Most patients afflicted with FA will eventually develop hypertrophic cardiomyopathy. The capacity of the heart to adapt to haemodynamic alterations is limited. The damaged cardiomyocytes (cardiac muscular cells) cannot be replaced and their only means to adapt is to increase their size. There is no increase in the number of cardiomyocytes. The total adaptation of the heart depends on the response of the myocytes individually, but hypertrophy can be symmetrical, implicating all the parts of the heart, or asymmetrical, implicating especailly the septum, while there is no obvious increase in the rest of the heart. In a few cases, the dilation of the left ventricule is the first sign of cardiac disease.

The treatment depends on the symptoms. The major symptom which patients can develop because of hypertrophy is dyspnoea (lack of breath), thoracic pain, dizziness and loss of consiousness. B-blockers can be used to diminish these symptoms.

Angiotaenia enzyme conversion inhibitors can also be useful and, which some patients, it is necessary to use diuretics to reduce the volume of blood. It has been reported that some patients are relieved by calcic canal blockers such as verapamil. Loss of consiousness can be related to the development of arrhythmia and antiarrhythmic medications can be prescribed in certain cases.

None of these treatments stop the progression of the cardiac disease of produce a clear improvement in cardiac function. However, these medications are useful in diminishing the symptoms.

We do not know much about the coronary disease which can develop in patients afflicted with FA, but it has been demonstrated that there may be a process of obstruction of the coronary arteries, which is different from arterosclerosis and which pertains especially to the small vessels of the heart. The symptoms are thoracic pain during exercise at the beginning, but also while at rest in certain cases.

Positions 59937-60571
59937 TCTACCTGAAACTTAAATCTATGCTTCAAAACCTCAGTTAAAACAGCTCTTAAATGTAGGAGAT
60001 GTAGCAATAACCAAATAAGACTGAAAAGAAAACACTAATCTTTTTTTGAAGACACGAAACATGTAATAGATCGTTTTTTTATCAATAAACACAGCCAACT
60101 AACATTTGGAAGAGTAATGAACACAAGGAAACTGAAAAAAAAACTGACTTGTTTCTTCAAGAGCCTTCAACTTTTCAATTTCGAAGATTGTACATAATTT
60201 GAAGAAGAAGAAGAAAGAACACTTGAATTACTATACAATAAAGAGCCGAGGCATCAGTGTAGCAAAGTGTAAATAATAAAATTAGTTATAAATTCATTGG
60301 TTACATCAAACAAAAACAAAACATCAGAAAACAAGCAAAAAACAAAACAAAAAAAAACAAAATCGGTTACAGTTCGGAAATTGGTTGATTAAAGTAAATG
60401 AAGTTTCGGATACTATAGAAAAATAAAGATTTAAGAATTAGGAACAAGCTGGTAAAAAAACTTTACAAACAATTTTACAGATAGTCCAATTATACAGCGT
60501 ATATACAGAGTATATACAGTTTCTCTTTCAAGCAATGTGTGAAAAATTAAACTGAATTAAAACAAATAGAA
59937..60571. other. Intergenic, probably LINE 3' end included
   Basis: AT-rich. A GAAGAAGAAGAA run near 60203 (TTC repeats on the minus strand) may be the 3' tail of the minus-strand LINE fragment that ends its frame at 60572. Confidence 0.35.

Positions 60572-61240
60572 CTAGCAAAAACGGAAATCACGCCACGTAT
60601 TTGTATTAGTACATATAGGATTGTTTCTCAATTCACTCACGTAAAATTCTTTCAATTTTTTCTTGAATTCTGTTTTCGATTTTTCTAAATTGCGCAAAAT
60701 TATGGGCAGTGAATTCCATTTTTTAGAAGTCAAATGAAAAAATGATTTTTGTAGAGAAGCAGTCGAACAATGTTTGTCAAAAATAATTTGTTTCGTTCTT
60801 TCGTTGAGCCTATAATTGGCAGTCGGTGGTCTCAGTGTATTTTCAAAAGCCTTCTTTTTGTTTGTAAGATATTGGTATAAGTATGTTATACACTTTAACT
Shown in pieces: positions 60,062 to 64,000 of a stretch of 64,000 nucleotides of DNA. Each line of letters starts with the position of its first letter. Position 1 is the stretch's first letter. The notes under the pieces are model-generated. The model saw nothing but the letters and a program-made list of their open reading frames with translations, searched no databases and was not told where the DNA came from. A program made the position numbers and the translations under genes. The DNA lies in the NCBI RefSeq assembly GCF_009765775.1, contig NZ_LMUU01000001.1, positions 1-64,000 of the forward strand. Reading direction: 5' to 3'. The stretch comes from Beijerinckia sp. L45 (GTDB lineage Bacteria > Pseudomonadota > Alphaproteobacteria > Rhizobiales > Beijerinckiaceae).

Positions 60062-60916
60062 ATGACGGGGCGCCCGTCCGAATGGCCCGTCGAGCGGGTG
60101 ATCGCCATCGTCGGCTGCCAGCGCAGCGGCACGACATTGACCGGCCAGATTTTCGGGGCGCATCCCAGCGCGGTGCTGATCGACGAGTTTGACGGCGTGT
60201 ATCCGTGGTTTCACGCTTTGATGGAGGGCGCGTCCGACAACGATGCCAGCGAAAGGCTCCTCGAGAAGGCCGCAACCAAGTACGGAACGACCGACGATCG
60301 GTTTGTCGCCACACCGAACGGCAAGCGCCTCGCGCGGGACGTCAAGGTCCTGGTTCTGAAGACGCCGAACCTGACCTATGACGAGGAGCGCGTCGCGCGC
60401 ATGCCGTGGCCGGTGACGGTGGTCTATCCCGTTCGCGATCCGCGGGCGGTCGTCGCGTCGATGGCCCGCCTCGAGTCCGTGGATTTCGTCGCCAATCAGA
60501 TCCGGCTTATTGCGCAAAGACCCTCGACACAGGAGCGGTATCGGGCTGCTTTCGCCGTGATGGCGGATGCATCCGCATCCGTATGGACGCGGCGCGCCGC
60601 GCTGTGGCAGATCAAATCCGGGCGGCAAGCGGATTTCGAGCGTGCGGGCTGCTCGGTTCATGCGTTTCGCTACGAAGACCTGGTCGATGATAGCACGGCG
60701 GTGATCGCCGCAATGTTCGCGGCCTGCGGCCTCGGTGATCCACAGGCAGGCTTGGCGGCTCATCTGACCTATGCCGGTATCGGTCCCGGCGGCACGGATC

The treatment is symptomatic, especially by means of vasodilators: nitrates and calcic canal blockers.There are a few cases which have been described in the literature of whom the first symptoms were of a cardiac nature, before the start of the ataxia. With a few young patients for example, thoracic pains were the initial symptom.

In the literature, there is data which is in favour of a relationship between the size of the GAA repetitions and the degree of the thickening of the cardiac wall, as reported by Isnard in an article published in Circulation at the start of 1997. There is no absolute relationship and therefore it is not possible to predict the phenotypal changes as genotype. Nevertheless, we know that the size of the GAA repetition has an effect on cardiac disease.

To better document cardiac disease, it will be essential to develop an animal model. A “knock-out” mouse (a mouse in which the gene is inactivated or absent) would be able to give us an animal model in which frataxine does damage only in the heart and not in the other tissues. This would allow us to evaluate the direct impact in a deficiency in frataxine on cardiomyocytes.

The techniques of genetic targeting are available and we hope that we will be able to do these experiments soon. This will also allow us to study the effect of the treatment on cardiac function in general and specifically on the cardiomyocytes.


By Pieter A. Doevendans, MD, PhD.